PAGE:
• Model social problem skills for students.  Talk about social problems that occur throughout the day.  Model social problem solving and talk about your thinking.
  • Use problem-solving scenarios for kids to practice social problem-solving.  By using hypothetical problems kids can gain important social skills.

What are problem solving scenarios?

Jill’s class is on a field trip to a museum.  Jill wasn’t paying attention and lost her group.  Now she is by herself.  What is the problem?  How can Jill solve her problem? 

Your classmate is passing out cupcakes and she did not give one to you.  How do you feel?  What can you do?

Y ou are doing a math paper in class but you are confused about how to do some of it.  What can you do?

It is your birthday and your grandmother just gave you a present.  It’s a really boring sweater.  What should you do?

Your friend at school is sitting by himself at recess and looking really sad.  What can you do?  

Jack and Yasine want to play a game but they want to play different games.  They are arguing.  What can they do?

You are at a friend’s house for dinner and they are going to eat lobster.  You are allergic to lobster and shellfish.  What should you do?  What would you say?  

These are some examples of  problem solving scenario for kids.  In using scenarios, students can identify problems, talk about perspectives and come up with solutions.  There is usually not just one solution.  It is great for students to brainstorm and come up with different ways to solve problems.

Here are more problem solving scenarios for kids:

problem solving scenarios

Try this fun set of problem solving scenarios with a superhero twist!

problem solving scenarios

Social Skills All Year is a comprehensive set of social skills questions for the whole year.

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20 Problem-Solving Activities for Middle School Students

problem-solving activities for middle school

June 28, 2022 //  by  Lesa M.K. Bullins, EdS

Problem-solving skills are important to the building of critical thinking, which in turn strengthens student executive function. Good problem solvers can build stronger cognitive flexibility, a critical component of executive functioning.

The teenage years are a crucial time for neuroplasticity, so it is a prime time for learning and developing important cognitive skills along with critical information. Bring problem-solving to life in your middle school classroom with these 20 activities.

1. Feelings Expression Scenarios


A huge part of problem-solving is properly expressing your own feelings. Students often struggle to state how they feel without combative, aggressive, or accusatory language; therefore opportunities to practice with realistic situations is a key problem-solving component. You can create scenario task cards to support students in realistic applications for relatable situations, or use pre-made cards.

Learn More:  Pinterest

2. Empathy Empowered Discussions

In addition to being able to calmly and kindly express one's feelings, empathy is a key problem-solving component. Teens can often struggle to express empathy as they have difficulty recognizing and interpreting due to the teenage brain functioning.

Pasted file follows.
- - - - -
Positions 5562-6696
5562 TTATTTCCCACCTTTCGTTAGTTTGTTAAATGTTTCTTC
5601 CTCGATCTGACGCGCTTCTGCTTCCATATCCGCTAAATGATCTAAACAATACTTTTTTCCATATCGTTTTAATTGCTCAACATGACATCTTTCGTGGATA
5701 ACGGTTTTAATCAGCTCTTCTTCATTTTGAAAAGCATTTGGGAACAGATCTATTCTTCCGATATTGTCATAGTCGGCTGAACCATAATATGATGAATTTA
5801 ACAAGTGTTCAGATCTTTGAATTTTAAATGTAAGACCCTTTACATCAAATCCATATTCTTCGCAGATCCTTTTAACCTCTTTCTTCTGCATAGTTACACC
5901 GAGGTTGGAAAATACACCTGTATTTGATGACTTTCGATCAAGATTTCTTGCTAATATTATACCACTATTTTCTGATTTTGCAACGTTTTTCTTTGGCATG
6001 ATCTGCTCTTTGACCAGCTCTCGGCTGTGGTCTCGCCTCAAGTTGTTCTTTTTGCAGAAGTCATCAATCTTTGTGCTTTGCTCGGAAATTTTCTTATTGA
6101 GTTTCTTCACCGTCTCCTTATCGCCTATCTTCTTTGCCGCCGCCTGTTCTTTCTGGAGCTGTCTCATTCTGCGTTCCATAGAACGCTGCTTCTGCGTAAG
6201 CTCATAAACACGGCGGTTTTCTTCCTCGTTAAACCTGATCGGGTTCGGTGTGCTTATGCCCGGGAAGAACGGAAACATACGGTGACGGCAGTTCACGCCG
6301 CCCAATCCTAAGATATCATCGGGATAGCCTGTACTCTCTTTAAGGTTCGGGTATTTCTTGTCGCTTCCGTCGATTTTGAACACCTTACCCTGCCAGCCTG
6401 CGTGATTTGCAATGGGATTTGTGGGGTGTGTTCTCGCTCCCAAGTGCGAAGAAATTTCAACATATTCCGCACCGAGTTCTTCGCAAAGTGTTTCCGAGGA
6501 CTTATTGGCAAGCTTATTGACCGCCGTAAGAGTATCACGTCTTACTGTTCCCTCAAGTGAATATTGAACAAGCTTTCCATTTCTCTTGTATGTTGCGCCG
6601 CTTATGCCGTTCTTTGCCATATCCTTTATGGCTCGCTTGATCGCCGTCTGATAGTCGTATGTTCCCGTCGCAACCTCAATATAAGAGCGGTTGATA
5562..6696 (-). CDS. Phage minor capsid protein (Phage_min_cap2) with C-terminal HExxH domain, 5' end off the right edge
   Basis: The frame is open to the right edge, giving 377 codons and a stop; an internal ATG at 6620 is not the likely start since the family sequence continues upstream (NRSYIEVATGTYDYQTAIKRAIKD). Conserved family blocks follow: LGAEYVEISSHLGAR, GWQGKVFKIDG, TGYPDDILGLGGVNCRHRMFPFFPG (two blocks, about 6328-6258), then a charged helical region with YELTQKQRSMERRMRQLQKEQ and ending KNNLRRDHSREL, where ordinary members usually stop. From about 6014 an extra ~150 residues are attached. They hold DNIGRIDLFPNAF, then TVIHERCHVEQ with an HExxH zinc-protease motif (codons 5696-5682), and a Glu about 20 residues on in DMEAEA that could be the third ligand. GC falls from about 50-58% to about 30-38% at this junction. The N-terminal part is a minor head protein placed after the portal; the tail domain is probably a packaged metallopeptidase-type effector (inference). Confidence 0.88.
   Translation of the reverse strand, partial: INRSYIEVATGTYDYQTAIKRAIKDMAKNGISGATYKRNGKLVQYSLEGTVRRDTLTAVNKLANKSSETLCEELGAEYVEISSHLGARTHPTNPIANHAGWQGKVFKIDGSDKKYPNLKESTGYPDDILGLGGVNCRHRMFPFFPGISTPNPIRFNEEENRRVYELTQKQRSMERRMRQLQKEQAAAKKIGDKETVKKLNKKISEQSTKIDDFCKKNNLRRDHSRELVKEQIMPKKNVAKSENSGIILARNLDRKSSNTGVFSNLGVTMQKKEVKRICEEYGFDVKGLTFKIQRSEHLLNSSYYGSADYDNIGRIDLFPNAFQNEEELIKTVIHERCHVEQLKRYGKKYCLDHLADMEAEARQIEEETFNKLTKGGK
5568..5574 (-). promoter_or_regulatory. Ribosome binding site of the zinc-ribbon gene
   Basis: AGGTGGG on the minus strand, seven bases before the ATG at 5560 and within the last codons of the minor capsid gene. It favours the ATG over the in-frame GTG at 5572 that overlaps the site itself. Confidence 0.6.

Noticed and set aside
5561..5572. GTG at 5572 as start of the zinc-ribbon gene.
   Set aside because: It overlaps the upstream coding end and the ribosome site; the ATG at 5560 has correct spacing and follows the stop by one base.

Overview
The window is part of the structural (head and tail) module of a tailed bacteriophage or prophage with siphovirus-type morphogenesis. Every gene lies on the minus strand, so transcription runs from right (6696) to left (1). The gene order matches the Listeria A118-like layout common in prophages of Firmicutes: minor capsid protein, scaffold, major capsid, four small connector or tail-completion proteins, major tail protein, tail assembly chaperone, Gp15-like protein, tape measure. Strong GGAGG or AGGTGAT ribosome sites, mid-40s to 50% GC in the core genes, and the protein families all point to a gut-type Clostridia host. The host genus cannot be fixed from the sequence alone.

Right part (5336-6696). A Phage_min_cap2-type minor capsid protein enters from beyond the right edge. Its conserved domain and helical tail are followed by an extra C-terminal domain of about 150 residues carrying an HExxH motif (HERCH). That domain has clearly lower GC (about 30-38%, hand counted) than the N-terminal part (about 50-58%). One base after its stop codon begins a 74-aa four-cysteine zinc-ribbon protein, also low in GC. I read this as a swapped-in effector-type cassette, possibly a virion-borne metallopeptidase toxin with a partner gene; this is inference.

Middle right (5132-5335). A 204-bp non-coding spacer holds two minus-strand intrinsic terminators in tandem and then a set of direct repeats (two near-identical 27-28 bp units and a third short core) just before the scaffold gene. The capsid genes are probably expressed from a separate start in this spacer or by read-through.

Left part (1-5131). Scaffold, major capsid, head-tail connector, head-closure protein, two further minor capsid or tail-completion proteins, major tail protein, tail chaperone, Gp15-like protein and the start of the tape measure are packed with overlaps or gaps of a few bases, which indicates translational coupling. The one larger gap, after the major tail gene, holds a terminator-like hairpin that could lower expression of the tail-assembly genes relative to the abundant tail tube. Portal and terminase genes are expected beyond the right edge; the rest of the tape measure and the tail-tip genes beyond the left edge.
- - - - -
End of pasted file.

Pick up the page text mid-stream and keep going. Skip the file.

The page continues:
Teenage brains are still developing, so different areas of the brain are controlling different functions than we see in adult brains; furthermore, since teens are still figuring out what they think and feel about a variety of things, it can be difficult for them to recognize and consider the feelings and thoughts of others. You can instigate empathy discussions through relatable content like this short video.

Learn More:  Austin Wideman

3. Model, Model, Model...and then Model Some More!


Students learn more from what they see you do than what they hear you say! This means you have to be an active and purposeful model of what you expect. So make sure you are aware of your actions and words in front of your students!

Learn More:  Education World

4. Get Out of the Way


We need to allow students the time and space to solve problems. We cannot intervene every time they struggle to find the answer right away. Constant intervention hinders critical thinking and decision-making skills.

Make sure to leave some room for students to figure out solutions. Keep safe proximity so students have the comfort to know you are there if they cannot find a solution, but resist the urge to jump in as soon as you see them struggling.

Learn More:  Brookings

5. Plan a Road Trip


Engage problem-solving skills within context while reinforcing math, research, geography, and communication skills, too! Students can plan a road trip from start to finish in small groups. As an added bonus, you can let students travel virtually to the places they planned for their trip using Google Earth.

If time allows, they can even take screenshots and stage selfies for a presentation to share their trip with the class! This is a really great cross-curricular activity for the digital classroom, too!

6. Escape the Room


Escape rooms were made for problem-solving, so what better way to build these skills for students in an exciting way! Create different challenge activities surrounding a variety of subjects and skills to reinforce while lettings students put problem-solving to use finding practical solutions to escape the room!